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It can be a challenge to stay focused on your writing, especially if you don’t have anyone helping to keep you accountable for your novel. So what do you do when you’re sitting in front of your computer, staring at the word document in front of you and feeling like you would rather be anywhere else but working on your novel?

One thing to do is to give yourself some space from your writing. If you’re sick of your novel and are being unproductive, then it would be better to take some time off from writing. The trick here is to give yourself a time limit. Whether its three days, one week, or two weeks, you have a set date at which you’ll go back to your writing.

Another option is to make a writing schedule. This has two parts:

  1. Set dates for your writing, such as when you plan on having the first three chapters written by or when you want to have the first draft of the novel written.
  2. Know your most productive writing time. Are you most creative and focused in the morning, afternoon, evening? Try to work your schedule around to be able to write when you’re most productive.

Join a critique group. This is a great way to be held accountable for getting pages written by a certain date. Plus, you’ll be getting feedback on your writing and you’ll have a support group made up of other writers, who understand the frustrations, high points, and pitfalls of writing.

Break the novel down into scenes. Sometimes thinking about how you have to write an 80,000 word novel can be daunting, and discouraging. So rather than focusing on the big picture, think of the novel in terms of scene. A scene isn’t that big. It’s typically a chapter or part of a chapter. Before you know it, your scenes will add up to that 80,000 word goal (or whatever word count you’ve set for yourself).

Probably the most important thing to remember is that writing should be fun. It’s so much easier to write about something you enjoy, and since writing a novel is a huge endeavor, why would you spend so much time writing something you didn’t enjoy?

How do you keep yourself on track?

(Photo courtesy of Pixshark.)

The Art of Metaphor

In its most basic sense metaphor is a figure of speech where something is used as a representation of something else, particularly when that something else is an abstraction. An abstraction is an idea that isn’t concrete or tangible. We can’t see, hear, smell, taste, or touch it. Freedom, absence, and truth are all abstractions.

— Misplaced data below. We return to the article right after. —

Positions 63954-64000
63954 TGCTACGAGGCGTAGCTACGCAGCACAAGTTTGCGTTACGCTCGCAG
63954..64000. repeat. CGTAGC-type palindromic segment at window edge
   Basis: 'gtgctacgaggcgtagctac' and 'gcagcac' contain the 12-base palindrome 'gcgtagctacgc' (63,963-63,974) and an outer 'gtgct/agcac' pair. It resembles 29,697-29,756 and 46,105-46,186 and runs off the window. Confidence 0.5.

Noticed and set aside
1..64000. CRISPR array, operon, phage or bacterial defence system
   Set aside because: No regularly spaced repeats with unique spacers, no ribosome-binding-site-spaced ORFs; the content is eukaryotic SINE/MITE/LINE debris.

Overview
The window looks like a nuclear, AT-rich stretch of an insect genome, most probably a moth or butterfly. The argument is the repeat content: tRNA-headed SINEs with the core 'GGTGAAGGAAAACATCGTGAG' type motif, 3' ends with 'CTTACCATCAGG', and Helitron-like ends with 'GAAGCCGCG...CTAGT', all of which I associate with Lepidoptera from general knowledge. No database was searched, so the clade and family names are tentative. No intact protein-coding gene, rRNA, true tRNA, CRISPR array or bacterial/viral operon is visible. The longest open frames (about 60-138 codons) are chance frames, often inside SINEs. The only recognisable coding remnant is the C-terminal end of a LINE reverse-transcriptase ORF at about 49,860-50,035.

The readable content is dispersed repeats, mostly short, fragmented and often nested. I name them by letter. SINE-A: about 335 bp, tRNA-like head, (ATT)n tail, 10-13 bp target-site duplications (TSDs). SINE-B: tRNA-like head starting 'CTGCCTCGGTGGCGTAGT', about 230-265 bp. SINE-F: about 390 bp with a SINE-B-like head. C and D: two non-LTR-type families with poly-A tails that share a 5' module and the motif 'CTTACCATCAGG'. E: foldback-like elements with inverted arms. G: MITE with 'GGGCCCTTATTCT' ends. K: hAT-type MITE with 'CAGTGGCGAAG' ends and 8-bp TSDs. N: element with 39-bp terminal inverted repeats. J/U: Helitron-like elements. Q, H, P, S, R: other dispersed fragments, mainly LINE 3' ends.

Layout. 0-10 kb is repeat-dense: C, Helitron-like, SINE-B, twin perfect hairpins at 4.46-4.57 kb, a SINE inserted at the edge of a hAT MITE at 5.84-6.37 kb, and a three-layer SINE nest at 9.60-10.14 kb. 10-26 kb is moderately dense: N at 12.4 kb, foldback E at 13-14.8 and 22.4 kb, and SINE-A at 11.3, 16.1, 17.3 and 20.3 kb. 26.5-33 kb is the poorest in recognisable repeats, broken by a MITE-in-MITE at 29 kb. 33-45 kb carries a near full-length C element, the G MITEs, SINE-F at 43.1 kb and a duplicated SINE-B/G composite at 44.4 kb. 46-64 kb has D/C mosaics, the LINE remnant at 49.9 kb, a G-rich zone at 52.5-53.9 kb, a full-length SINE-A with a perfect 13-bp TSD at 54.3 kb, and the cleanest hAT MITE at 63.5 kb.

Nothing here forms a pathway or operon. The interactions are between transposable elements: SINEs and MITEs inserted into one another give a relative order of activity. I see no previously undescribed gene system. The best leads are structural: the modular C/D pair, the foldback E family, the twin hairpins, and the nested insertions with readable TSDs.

In a broader sense metaphor is part of imagery, using words to evoke specific sensory experiences. Metaphor compares and links an unknown to something known, so that readers can understand the unknown. In essence, metaphor helps to bring insight into some aspect of the human predicament, the deep thematic truths that are the heart of a piece of writing.

There are two parts to a metaphor:

  1. Tenor– this is the thing that’s unknown; the abstraction; the truth/ideal to be illuminated and made concrete/tangible; the subject of the piece
  2. Vehicle– this is the image that’s created to make the unknown (the subject of the metaphor) known

Quick tidbit: Every simile is a metaphor, but not every metaphor is a simile. A simile compares two unlike things using “like,” “as,” or, “seems.” For example, “He was like a wet dog,” or, “She was as angry as a hurricane.”

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Personification and allusion are both types of metaphor. While personification attributes human qualities to inanimate objects/ideas, allusion makes unacknowledged references to famous literature, art, mythology, politics, places, events, etc. With allusion, authors expect readers to pick up on and understand the reference without being overtly told it. In order to successfully make an allusion, you must know your audience.

An example of personification is, “The flowers danced in the wind.” Dancing is a human attribute. To describe the movement of the flowers we relate it to something humans understand and can picture: dancing.

An example of allusion is, “Don’t be Romeo.” Romeo is referring to the protagonist, Romeo, in Shakespeare’s “Romeo and Juliet.”

As much as metaphor can be explained, recognizing and creating metaphor is not something that can be learned from others. In order to create metaphor, a writer must be able to perceive similarity. He must be able to see correspondence, the perception of similarity where there isn’t any.

Metaphor is a great way to boost your writing. Done well it can take your writing to the next level.

How do you use metaphor?

(Photo courtesy of Marketing for Hippies.)